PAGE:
After we initially published this post, a reader pointed out that the protective film was still on the LG Spectrum. We retested the phones and took new comparison photos, and have updated this post accordingly. Despite removing the protective film, the results of our comparisons remained the same.
When we compared each of the phones for brightness using a light meter, the difference between LCD and AMOLED displays became quickly apparent. Although LCD supposedly offers brighter colors than AMOLED, the Galaxy Nexus’s 340-lux Super AMOLED display outshines its competitors’ LCD displays. The LG Spectrum matches the the Galaxy Nexus at 340 lux, while the LG Nitro HD’s 324-lux display comes close. The HTC Rezound offers the dimmest display, registering only 278 lux.
At 340 lux apiece, the LG Spectrum and Samsung Galaxy Nexus are tied for display brightness.
Winner: LG Spectrum/Samsung Galaxy Nexus
When testing the phones’ viewing angles, the Samsung Galaxy Nexus’s Super AMOLED display came out on top. Among the HD smartphones, only the Galaxy Nexus retained the vividness and brightness of its colors when viewed from the side. The True HD LCD displays of the LG Spectrum and LG Nitro HD fared almost as well, while the HTC Rezound’s Super LCD display offered poor viewing angles.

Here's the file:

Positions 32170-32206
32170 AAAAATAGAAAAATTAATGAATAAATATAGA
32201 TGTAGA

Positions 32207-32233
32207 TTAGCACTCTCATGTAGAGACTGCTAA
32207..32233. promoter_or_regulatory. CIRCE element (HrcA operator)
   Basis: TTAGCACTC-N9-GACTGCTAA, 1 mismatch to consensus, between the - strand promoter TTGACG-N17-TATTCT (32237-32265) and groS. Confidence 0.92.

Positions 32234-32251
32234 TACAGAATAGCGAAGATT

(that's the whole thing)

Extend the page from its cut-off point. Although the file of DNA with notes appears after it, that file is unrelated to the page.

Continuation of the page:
When viewed at a 45-degree angle to the right, the colors on Galaxy Nexus remained vivid and true. By contrast, the LG Spectrum’s normally vivid True HD IPS display became slightly washed out, as did the LG Nitro HD to a lesser extent. The HTC Rezound fared the worst when viewed at a 45-degree angle, its colors becoming muted and the screen becoming noticeably darker.
The Galaxy Nexus looks just as good when viewed from a 45-degree angle to the left. The Spectrum looks much better than it does on those on the right, with true colors that are just as vivid as when viewed head on. The Rezound, on the other hand, looks even worse that it did from the right. The already dim display became even darker, and the normally vivid reds of its home screen appeared washed out. The LG Nitro HD, like the Galaxy Nexus, looks just as good from the left side as it does from the front.